November 8th 2019, the Cathay Pacific Group announced that they will optimise the passenger fleet of their airlines – Cathay Pacific, Cathay Dragon, and HK Express – in order to allow each airline to achieve their full development potential, by leveraging their respective unique strengths.
Specifically, the Group has existing orders for 65 new aircraft that it will receive by 2024, as part of the fleet modernisation plan. This includes:
- 21 Boeing 777-9’s
- 12 Airbus A350’s
- 32 Airbus A321neo’s
Following a comprehensive review of their airlines’ fleets, the Group has decided that Cathay Dragon will operate the first 16 of these narrow-body A321neo aircraft upon delivery from 2020 to 2022. The remaining 16 aircraft, meanwhile, will join the HK Express fleet from 2022.
We have four airlines in the group, each of them has its clear proposition. Cathay Pacific will continue to operate as an international full-service airline providing premium services to customers while Cathay Dragon is our regional full-service carrier. Meanwhile, HK Express will remain as a standalone, low-cost airline focusing on serving leisure travel destinations. AHK Air Hong Kong will continue to be the Group’s all-cargo carrier specialising in express cargo services. We will continue to invest in each of our airlines, their products and services.Cathay Pacific Group Chief Executive Officer Augustus Tang
Hong Kong Situation
Many airlines operating Hong Kong routes are experiencing a financial battering from the fall in demand, due to months of violent protests. As a result, many of them have decided to cut flights.
United Airlines has ended their daily service between Hong Kong and Chicago from September 8th, becoming the first US carrier to take action. Additionally, the service between Guam and Hong Kong was suspended from October 14th and all other flights have been downgraded to smaller aircraft.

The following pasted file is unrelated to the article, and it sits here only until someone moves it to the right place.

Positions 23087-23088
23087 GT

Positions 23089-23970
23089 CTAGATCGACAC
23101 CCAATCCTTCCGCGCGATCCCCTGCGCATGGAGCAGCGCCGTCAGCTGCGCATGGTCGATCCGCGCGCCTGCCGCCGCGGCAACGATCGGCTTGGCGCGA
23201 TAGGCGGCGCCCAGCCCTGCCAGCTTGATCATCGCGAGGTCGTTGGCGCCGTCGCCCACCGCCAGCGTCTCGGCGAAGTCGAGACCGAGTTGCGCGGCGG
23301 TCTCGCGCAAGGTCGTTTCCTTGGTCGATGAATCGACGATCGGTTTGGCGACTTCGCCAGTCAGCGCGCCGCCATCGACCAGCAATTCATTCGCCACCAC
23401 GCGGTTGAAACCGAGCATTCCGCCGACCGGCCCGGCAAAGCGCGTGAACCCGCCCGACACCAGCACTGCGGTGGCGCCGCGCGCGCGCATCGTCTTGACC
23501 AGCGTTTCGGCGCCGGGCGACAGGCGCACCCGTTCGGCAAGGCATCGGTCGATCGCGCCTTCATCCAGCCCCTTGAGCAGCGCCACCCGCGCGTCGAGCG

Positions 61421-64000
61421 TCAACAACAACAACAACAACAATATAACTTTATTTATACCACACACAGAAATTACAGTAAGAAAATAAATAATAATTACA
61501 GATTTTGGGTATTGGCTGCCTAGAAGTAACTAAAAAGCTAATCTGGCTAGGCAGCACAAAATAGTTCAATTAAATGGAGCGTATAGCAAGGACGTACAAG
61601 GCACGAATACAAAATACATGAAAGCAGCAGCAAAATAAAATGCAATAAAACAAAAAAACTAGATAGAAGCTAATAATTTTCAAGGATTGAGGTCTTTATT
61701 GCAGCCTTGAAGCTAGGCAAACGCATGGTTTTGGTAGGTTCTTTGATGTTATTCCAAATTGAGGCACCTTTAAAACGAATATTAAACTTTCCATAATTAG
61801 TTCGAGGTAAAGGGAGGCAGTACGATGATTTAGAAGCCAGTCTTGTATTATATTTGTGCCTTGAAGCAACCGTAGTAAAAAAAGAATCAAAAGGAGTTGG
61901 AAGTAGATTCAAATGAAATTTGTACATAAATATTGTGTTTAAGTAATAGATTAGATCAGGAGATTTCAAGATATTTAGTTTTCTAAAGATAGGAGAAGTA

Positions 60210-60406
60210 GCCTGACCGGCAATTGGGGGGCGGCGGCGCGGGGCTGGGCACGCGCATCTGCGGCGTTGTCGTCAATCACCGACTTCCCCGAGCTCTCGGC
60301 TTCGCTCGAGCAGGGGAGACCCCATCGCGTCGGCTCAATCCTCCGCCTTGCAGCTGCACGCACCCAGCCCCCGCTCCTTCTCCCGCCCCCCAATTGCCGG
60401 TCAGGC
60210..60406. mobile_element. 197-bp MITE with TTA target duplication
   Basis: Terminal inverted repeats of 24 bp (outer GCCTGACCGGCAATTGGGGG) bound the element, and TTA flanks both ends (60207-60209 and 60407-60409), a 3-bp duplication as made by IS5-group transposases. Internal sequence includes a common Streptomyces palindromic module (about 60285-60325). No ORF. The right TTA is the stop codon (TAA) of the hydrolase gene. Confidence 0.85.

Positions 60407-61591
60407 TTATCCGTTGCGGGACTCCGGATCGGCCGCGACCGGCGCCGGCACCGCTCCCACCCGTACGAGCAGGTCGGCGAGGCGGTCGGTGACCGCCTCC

Singapore Airlines admits that the ongoing protests are continuing to take a toll on passenger numbers. In addition, customer demand for Hong Kong-bound tickets is at an all-time low, as reported by Bloomberg. The flagship carrier for Singapore disclosed that they had trimmed seat capacity on their Hong Kong routes by 5%; their plans to add more A380 flights on the Hong Kong routes was also on hold, until the current instability has passed.
Qantas reported that the protests in Hong Kong will negatively impact the Group’s first-half profit performance by $25 million, with an ongoing capacity reduction in place to minimise the second-half impact. Specifically, the airline will use Airbus A330-200’s to operate Hong Kong flights, reducing capacity by 7%.
All Nippon Airways (ANA) said they will reduce the number of flights they operates between Japan and Hong Kong, starting in December and will continue through March 28th. The one-flight-per-day service between Nagoya and Hong Kong will be suspended. The number of flights between Tokyo Narita and Hong Kong will be reduced to one a day, from the current two.
Earlier this week, Virgin Australia became the latest carrier to announce that they would trim capacity to Hong Kong, as city-wide protests continue to take a toll on inbound passenger demand. Specifically, Virgin Australia will be scraping their daily service between Melbourne and Hong Kong, effective February 2020.